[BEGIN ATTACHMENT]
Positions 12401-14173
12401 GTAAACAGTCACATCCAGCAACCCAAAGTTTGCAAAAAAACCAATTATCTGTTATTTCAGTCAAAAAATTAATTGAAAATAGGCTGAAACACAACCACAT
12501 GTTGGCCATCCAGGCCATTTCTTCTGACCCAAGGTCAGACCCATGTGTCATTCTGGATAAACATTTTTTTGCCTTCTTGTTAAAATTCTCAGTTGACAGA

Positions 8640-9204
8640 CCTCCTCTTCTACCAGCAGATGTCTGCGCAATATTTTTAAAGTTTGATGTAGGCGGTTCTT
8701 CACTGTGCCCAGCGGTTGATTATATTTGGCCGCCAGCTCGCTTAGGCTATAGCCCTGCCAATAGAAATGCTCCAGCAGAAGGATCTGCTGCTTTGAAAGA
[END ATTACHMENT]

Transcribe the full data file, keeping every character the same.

Positions 12401-14173
12401 GTAAACAGTCACATCCAGCAACCCAAAGTTTGCAAAAAAACCAATTATCTGTTATTTCAGTCAAAAAATTAATTGAAAATAGGCTGAAACACAACCACAT
12501 GTTGGCCATCCAGGCCATTTCTTCTGACCCAAGGTCAGACCCATGTGTCATTCTGGATAAACATTTTTTTGCCTTCTTGTTAAAATTCTCAGTTGACAGA

Positions 8640-9204
8640 CCTCCTCTTCTACCAGCAGATGTCTGCGCAATATTTTTAAAGTTTGATGTAGGCGGTTCTT
8701 CACTGTGCCCAGCGGTTGATTATATTTGGCCGCCAGCTCGCTTAGGCTATAGCCCTGCCAATAGAAATGCTCCAGCAGAAGGATCTGCTGCTTTGAAAGA